Conflict, Security, and Development Series - Spring 2017

Each Tuesday, the Conflict, Security, and Development Series will examine new research, discuss creative policy approaches, and highlight recent innovations in responding to the challenges of security and development in conflict and post-conflict situations.

Feb 21, 2017
WPS Sidhu
South Asia, India

Waheguru Pal Sidhu & Shivshankar Menon speak on the Security Challenges of 2017

Jan 05, 2017
WPS Sidhu
South Asia, India

Several recent episodes have highlighted the potential of Twitter diplomacy to both make peace or enhance relations and raise tensions or wage war

Jan 02, 2017
WPS Sidhu
South Asia, India
South Asia

Key global trends include rising income, climate change, growing cyber dependency, ageing population, artificial intelligence, and the changing nature of conflic

Jan 16, 2017
WPS Sidhu
South Asia, India

US President Donald Trump’s disruption, ironically, is more likely accelerate the evolution to allow countries like China and, probably, India to shape its contours

Jan 30, 2017
WPS Sidhu
United States, South Asia, India
South Asia

Apart from being the first Indian-American in a US cabinet, Nikki Haley will also be the third woman appointed in a row to the position of governor

Dec 05, 2016
WPS Sidhu
South Asia, India

While black swan events generally have a negative connotation, some of them might be the harbinger of more positive developments in the long run

Dec 19, 2016
WPS Sidhu

Introduction:

Before examining the issue of nuclear armed cruise missiles (NACMs) a quick global geopolitical overview is warranted. The short post-Cold War period of cooperation between the five permanent members of the United Nations Security Council (the P5 in common parlance) has given way to greater direct interstate contestation between them today. Consider the US-Russia confrontation over Ukraine and Syria, the US-China tensions in the South China Seas, not to mention the latent conflict between China and US allies like Japan.

Oct 19, 2016
WPS Sidhu
China, United States, South Asia, India

Instead of using the Brics summit to push for greater economic growth and a greater global governance role, India sought to use it more for dealing with Pakistan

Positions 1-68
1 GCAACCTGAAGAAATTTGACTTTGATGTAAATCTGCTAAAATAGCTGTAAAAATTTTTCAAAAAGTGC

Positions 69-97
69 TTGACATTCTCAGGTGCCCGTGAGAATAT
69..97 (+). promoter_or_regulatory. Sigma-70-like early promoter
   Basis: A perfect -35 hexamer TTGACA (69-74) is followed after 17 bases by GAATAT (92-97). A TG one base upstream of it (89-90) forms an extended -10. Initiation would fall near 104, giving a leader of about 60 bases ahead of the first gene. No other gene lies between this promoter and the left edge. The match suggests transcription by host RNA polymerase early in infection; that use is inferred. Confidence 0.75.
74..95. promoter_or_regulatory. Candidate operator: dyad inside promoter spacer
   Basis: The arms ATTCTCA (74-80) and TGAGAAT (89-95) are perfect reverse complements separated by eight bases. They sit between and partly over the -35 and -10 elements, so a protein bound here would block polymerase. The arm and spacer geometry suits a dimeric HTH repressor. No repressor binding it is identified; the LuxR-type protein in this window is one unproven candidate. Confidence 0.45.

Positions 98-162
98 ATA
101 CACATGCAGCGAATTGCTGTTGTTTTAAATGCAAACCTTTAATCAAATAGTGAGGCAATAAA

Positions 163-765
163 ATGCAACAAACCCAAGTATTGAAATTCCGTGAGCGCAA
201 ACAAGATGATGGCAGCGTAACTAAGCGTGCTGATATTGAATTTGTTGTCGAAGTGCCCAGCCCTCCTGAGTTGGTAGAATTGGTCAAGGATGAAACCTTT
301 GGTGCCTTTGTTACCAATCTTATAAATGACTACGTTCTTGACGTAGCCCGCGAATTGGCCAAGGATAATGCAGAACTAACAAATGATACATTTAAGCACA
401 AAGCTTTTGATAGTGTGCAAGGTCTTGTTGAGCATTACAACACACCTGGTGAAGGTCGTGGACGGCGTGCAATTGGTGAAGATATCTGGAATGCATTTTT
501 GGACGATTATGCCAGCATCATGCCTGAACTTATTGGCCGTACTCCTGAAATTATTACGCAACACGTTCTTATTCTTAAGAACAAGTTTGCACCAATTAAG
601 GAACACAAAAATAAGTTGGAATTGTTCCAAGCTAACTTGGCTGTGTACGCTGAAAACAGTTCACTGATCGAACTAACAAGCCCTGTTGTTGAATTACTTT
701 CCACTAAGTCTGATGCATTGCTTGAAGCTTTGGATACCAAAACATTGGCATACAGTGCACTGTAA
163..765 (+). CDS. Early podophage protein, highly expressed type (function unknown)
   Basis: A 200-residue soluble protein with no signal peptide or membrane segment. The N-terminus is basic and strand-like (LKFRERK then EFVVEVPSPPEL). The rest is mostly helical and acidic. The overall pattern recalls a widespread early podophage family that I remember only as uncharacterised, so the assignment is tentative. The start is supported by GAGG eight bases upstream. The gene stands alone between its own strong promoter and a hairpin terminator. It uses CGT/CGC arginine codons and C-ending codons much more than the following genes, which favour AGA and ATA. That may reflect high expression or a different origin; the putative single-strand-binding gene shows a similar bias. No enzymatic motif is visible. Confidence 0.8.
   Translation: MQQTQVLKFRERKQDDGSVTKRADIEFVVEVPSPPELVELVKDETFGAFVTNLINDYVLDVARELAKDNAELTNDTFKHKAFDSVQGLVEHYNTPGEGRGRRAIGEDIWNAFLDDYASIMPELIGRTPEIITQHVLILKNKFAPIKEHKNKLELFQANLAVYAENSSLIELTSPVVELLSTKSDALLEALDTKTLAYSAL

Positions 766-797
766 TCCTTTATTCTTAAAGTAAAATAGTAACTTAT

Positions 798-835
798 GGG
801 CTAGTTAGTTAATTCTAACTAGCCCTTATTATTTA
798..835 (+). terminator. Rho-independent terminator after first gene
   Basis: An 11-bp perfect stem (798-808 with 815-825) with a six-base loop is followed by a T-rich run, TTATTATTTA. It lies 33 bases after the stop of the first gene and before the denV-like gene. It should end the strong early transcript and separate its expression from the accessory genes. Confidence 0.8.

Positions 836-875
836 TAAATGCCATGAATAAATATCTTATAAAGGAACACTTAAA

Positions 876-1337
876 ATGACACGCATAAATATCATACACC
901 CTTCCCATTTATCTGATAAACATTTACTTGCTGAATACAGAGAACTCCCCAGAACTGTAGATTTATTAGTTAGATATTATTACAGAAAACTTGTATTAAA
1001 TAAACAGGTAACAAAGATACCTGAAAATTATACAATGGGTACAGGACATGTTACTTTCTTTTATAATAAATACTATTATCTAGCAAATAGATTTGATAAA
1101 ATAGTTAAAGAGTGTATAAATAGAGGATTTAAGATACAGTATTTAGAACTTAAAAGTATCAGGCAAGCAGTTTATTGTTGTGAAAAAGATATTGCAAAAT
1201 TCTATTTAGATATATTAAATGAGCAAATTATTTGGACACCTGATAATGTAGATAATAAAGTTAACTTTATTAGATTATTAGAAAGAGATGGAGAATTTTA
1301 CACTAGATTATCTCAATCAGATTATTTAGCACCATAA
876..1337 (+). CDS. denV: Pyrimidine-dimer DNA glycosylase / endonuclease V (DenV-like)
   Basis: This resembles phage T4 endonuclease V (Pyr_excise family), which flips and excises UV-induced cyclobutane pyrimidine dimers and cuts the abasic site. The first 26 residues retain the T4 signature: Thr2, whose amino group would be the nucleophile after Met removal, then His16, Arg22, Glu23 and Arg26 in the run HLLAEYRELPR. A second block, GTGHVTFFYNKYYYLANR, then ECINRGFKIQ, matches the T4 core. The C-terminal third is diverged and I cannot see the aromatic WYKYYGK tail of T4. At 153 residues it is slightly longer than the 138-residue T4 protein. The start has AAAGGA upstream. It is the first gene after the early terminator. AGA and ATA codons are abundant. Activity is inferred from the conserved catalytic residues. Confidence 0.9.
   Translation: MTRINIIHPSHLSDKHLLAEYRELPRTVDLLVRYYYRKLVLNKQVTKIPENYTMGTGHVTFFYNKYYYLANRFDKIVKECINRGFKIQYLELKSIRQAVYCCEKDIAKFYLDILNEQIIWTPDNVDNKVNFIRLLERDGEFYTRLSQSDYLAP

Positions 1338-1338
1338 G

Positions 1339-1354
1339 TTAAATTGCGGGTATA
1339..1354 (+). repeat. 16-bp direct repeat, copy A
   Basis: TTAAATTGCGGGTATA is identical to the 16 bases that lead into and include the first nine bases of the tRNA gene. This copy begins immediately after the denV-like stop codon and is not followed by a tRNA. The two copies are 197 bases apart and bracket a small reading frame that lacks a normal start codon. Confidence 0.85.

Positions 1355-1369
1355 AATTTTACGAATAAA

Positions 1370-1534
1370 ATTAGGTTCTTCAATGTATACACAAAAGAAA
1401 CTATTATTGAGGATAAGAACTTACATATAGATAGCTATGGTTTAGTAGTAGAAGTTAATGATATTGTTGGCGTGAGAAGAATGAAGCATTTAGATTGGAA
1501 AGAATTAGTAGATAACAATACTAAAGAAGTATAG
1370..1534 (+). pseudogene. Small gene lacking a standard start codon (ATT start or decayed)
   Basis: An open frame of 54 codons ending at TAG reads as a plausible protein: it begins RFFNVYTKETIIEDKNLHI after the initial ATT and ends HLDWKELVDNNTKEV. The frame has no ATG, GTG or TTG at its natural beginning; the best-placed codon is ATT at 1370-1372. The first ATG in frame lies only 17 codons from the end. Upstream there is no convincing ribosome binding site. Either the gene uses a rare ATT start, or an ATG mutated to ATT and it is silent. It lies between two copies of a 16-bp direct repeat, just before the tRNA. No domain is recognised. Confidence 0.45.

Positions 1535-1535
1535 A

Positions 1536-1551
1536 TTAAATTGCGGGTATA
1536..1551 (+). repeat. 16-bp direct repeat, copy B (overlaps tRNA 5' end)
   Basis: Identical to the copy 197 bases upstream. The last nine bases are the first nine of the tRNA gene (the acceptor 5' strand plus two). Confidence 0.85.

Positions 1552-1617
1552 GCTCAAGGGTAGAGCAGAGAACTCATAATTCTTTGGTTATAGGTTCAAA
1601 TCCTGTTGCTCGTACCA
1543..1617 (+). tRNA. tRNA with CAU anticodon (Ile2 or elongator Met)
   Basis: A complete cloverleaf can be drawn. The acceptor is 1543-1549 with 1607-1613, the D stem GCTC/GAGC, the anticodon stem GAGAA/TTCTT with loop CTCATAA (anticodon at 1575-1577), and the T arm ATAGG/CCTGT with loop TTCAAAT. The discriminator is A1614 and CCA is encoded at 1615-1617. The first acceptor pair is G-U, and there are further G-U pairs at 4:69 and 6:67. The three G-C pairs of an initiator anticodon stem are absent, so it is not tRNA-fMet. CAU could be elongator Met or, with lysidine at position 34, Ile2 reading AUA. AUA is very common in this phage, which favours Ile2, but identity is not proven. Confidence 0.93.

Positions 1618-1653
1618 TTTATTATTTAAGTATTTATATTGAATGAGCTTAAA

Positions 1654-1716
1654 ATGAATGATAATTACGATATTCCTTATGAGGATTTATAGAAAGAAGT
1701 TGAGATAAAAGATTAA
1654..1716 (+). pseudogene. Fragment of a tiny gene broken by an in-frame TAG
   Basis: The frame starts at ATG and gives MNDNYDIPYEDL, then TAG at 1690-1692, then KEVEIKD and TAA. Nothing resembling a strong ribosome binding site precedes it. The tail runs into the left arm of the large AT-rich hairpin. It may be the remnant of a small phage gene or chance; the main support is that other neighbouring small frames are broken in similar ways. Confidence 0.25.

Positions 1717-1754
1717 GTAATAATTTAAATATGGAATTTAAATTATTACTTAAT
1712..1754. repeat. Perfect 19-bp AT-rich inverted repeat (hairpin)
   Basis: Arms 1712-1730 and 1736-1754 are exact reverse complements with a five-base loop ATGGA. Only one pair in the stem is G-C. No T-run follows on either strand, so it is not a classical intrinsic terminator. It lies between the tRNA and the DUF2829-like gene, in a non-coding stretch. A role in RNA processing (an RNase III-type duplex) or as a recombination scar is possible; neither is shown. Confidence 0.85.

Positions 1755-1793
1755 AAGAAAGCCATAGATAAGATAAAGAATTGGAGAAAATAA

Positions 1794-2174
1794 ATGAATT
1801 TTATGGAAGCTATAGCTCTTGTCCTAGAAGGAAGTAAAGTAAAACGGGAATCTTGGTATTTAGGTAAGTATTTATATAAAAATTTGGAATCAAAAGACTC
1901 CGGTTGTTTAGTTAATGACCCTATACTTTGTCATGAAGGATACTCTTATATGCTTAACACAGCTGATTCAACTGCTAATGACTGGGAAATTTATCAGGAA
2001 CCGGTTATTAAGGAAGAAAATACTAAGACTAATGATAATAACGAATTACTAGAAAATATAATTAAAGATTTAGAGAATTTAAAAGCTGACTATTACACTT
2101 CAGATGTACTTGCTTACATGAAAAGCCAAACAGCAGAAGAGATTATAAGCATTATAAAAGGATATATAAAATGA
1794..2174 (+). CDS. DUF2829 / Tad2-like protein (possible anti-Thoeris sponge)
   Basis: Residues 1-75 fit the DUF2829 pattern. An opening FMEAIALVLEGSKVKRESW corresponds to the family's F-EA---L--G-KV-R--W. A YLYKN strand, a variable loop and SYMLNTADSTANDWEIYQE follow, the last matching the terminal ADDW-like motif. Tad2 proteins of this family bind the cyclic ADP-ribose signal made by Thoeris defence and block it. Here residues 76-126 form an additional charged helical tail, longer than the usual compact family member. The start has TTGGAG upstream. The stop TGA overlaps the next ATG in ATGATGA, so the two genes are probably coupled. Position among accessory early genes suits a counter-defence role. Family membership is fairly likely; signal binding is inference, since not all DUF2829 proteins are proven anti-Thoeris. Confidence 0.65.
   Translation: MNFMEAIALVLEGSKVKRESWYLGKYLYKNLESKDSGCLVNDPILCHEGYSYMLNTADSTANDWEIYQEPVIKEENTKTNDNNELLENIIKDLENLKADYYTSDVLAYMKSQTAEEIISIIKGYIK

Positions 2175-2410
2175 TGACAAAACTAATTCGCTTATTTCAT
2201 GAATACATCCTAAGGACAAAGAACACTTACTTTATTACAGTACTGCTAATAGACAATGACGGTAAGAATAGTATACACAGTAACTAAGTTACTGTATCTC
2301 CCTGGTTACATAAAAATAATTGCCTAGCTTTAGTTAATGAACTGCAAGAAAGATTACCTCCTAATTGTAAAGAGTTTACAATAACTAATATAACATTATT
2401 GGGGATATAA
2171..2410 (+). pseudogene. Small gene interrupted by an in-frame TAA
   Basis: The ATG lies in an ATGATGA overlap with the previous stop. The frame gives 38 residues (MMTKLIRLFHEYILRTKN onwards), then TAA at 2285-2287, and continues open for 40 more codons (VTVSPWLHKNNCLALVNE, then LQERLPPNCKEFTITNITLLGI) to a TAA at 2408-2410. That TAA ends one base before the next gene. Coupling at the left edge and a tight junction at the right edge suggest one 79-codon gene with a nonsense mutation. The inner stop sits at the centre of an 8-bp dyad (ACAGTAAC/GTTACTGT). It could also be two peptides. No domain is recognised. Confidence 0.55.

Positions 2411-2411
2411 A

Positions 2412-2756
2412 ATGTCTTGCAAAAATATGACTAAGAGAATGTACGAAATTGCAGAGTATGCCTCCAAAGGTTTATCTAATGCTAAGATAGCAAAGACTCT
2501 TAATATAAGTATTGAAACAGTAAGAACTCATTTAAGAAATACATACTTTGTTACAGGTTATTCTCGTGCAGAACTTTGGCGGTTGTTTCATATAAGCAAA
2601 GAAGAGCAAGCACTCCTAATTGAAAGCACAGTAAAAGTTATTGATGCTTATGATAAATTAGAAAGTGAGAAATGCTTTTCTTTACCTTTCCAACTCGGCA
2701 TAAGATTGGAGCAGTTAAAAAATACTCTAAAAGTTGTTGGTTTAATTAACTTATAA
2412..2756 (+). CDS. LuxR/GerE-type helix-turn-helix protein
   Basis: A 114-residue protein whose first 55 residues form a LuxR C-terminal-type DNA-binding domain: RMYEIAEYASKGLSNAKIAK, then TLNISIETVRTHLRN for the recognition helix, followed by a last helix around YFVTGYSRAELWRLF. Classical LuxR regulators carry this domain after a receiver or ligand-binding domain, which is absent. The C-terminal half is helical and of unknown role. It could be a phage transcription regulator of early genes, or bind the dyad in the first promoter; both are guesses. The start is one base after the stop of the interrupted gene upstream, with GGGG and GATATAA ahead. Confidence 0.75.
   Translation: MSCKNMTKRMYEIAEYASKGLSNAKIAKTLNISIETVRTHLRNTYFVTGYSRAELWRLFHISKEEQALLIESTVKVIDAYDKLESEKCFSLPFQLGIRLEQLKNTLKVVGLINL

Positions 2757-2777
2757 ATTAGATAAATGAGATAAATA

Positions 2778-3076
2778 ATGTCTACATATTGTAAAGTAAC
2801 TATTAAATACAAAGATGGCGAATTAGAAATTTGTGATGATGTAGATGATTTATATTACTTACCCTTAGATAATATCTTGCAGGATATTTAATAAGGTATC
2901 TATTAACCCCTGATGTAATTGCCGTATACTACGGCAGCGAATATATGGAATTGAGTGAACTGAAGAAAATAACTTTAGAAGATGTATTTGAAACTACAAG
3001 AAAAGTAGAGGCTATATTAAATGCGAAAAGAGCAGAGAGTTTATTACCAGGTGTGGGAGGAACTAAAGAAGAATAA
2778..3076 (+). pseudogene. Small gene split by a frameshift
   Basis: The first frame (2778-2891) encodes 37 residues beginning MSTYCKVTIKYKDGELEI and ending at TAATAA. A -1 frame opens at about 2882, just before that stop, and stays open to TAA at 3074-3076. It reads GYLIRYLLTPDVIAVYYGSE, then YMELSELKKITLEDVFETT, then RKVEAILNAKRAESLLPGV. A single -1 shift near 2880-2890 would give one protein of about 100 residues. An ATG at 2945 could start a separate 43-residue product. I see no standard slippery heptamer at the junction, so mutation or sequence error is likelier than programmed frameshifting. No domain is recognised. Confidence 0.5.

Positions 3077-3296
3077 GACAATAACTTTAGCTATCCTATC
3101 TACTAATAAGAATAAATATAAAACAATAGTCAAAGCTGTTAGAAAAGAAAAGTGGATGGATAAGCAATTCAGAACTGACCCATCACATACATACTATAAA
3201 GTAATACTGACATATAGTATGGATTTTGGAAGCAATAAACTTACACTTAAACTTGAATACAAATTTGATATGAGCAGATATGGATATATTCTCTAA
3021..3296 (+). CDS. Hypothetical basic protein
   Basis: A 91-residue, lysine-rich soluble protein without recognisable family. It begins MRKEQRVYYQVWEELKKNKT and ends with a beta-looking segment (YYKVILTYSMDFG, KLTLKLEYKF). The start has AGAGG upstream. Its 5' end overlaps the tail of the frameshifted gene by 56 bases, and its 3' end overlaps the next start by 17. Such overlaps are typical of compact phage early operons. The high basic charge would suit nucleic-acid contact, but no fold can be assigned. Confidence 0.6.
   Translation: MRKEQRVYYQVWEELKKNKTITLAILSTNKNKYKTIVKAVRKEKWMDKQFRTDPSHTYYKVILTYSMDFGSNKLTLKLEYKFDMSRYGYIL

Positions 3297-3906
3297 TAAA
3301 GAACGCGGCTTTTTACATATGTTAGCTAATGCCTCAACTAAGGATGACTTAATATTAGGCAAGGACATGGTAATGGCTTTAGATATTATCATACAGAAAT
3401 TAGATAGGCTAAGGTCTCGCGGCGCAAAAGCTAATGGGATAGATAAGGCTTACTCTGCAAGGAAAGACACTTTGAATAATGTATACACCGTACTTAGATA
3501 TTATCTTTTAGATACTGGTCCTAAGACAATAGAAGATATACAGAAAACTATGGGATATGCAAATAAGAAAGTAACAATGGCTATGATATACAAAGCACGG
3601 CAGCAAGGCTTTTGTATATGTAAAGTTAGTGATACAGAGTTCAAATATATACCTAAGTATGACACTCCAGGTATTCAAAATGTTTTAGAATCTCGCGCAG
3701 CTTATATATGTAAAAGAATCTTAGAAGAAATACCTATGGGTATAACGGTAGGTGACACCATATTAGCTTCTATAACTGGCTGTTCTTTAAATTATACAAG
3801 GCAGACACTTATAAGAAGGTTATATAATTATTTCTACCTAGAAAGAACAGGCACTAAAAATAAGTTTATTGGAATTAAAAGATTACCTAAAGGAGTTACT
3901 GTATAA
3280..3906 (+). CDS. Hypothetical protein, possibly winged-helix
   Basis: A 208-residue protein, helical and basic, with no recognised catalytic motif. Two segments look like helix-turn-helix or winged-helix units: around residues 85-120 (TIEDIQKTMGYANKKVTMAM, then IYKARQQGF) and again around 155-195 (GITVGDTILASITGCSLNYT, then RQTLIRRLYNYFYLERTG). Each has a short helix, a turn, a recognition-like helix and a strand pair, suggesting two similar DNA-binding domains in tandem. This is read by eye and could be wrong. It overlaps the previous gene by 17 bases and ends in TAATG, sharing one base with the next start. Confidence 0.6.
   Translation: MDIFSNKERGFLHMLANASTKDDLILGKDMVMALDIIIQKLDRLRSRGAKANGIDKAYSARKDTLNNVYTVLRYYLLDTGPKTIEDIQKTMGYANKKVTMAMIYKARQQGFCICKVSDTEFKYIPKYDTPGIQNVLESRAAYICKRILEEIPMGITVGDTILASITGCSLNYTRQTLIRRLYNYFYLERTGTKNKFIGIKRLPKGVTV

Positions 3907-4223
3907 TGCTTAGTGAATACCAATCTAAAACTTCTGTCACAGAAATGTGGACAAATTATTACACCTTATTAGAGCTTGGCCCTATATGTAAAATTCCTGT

Oct 24, 2016
WPS Sidhu
China, South Asia, India
South Asia

The 71st UN general assembly (UNGA) session, unlike the somnolent affairs of the past, literally began with a bang. A couple of explosions and the discovery of crude bombs in New York and New Jersey, barely a week after the 15th anniversary of 9/11, revived the spectre of terrorism. The swift arrest of Ahmad Khan Rahami just two days later and his reported trips to Pakistan and Afghanistan focused attention on the region as a base of transnational terrorism.

Sep 26, 2016
WPS Sidhu

Related Publications

  • The five major emerging economies – Brazil, Russia, India, China and South Africa (BRICS) – have gained on the world stage and their presence is being felt in every multilateral institution. Among them India – the world’s largest democracy with a burgeoning economy and a long history of engagement with the multilateral order – is of special significance. For BRICS watchers in general and anyone interested in the future of India in particular, twenty-two scholars of international repute have produced one of the most comprehensive volumes on India’s role in the evolving global order: Shaping the Emerging World.

    Jul 31, 2013
    WPS Sidhu, Bruce Jones, Pratap Bhanu Mehta
    South Asia, India
    India, South Asia
  • In the past several years, key governments and multilateral institutions have devoted considerable effort to the task of more effectively integrating development and security policy responses to the related challenges of countries affected by conflict, post-conflict peacebuilding, and conflict prevention. The looming deadline of the Millennium Development Goals, has focused attention on this important nexus and the near impossibility of crisis- and conflict-affected states achieving these goals unless development and security is more effectively integrated.

  • Does the Elephant Dance? elegantly surveys key features of contemporary Indian foreign policy. David Malone identifies relevant aspects of Indian history, examines the role of domestic politics and internal and external security challenges, and of domestic and international economic factors. He analyzes the specifics of India's policy within its South Asian neighborhood, and with respect to China, the USA, West Asia, East Asia, Europe, and Russia as well as multilateral diplomacy. The book also touches on Indian ties to Africa and Latin America, and the Caribbean.

    May 08, 2011
    David Malone
    South Asia, India
    India

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